wild food



If you’ve been for a walk in the woods lately, you might have noticed a pretty pungent aroma wafting through the trees. Look down and you will see an endless carpet of the stinky little culprits. It’s wild garlic season!

This prolific little plant (part of the allium family) sends foragers into a wild frenzy, and if you can get your hands on some you will understand exactly why. It’s a seasonal green gem known for its ability to pack a flavourful spring punch to any dish.


Seasonal period: End of March to June.

Where to find them: Wild garlic (ramsons) love ancient, damp woodlands and can be found near a stream or river. It can thrive in all sorts of soil types and it can and will grow in full shade.


wildgarlic04How to recognise: It has broad, spear-shaped leaves and a single flower stalk that rises from the centre and explodes into delicate, white star-shaped flowers towards the middle of April when wild garlic is at its peak.

For a failsafe test, tear off a leaf, crush it in your hand and give it a sniff – it should smell strongly of onion/garlic and freshly cut grass.

What to eat: The whole plant is edible from root-to-tip; however, it’s the leaves of the plant that are the most sought after.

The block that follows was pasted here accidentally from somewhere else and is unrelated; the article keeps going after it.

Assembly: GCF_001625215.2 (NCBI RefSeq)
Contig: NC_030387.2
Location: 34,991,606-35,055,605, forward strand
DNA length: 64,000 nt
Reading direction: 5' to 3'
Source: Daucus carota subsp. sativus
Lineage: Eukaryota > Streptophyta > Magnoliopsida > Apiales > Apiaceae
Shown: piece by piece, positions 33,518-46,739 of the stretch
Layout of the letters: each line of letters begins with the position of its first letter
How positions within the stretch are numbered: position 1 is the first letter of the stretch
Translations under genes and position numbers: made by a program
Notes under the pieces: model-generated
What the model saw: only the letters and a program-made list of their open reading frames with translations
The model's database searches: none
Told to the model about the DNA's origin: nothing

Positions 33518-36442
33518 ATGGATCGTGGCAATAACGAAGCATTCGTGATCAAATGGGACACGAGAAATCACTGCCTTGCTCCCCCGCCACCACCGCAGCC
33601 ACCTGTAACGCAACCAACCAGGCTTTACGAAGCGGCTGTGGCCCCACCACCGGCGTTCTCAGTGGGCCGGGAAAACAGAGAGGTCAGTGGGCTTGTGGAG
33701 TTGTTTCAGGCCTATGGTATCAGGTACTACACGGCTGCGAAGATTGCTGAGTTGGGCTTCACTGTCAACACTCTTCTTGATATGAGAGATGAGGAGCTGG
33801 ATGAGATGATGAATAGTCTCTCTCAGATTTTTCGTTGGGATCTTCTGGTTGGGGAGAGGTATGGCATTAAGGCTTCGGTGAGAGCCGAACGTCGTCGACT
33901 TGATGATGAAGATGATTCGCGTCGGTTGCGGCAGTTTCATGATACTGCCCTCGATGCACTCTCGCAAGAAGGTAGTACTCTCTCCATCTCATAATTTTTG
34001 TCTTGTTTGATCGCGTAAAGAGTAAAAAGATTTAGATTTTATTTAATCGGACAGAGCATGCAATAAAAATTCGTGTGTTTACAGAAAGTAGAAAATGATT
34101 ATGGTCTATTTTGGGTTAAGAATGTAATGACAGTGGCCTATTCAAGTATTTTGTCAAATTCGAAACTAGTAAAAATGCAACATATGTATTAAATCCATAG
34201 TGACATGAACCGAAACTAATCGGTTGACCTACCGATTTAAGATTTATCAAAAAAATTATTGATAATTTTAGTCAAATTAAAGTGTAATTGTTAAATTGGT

Cleaning and storing: Use cold water to wash off the dirt and woodland critters. Dry carefully with a tea towel to remove all the water. Bundle together and wrap in a paper towel to help retain moisture and store in the refrigerator.

Cooking: You can eat the leaves raw if you like intense flavour.
If you prefer a mellower, sweeter flavour, the leaves come into their own when cooked. Endlessly versatile, they are lovely grilled, sautéed, roasted, pickled and in pesto. One basic rule of thumb is that you can use wild garlic for anything you would normally use onions or garlic.

The flowers make a good garnish for salads and soups.

Medicinal uses: Wild Garlic has splendid antibacterial, antibiotic and antiseptic properties. It’s an incredible immune booster just like cultivated garlic, a healthy tonic for the blood and great for digestion. Apparently, bears used to eat it after winter hibernation to kick their insides into gear! Which explains one of its common names ‘bear’s garlic’.

Know hazards: Wild garlic does look rather similar to lily-of-the-valley leaves (not edible!) and colchicum (poisonous), so just remember for all wild food unless you are 100% sure of what it is and 100% sure that it is edible — DON’T EAT IT!


Responsible foraging: Due to the demand and popularity in the culinary world, there are growing concerns about overharvesting. We suggest that you only harvest the leaves and garlic, as with all wild food, it’s important that we preserve and respect them. Harvest only what you need from large, healthy bed. Simply snip off the leaves and flowers just above the stem so you avoid damaging the populations.

Consider pesticides, herbicides, pollutions and dog pee. Think about all that could, might and will have drifted onto your plants and pick wisely

If you have the space in your garden, try grow your own.


Wild Garlic Pesto with Goat’s Cheese, Cobnuts & Homemade Focaccia
Slow Roast Lamb with Wild Garlic & Red Onion
Jersey Royals & Wild Garlic
Sweet Potato Gnocchi with Wild Garlic and Sage Pesto


The Wildlife Trust
The Hedgerow Handbook by Adele Nozedar
The Thrifty Forager by Alys Fowler

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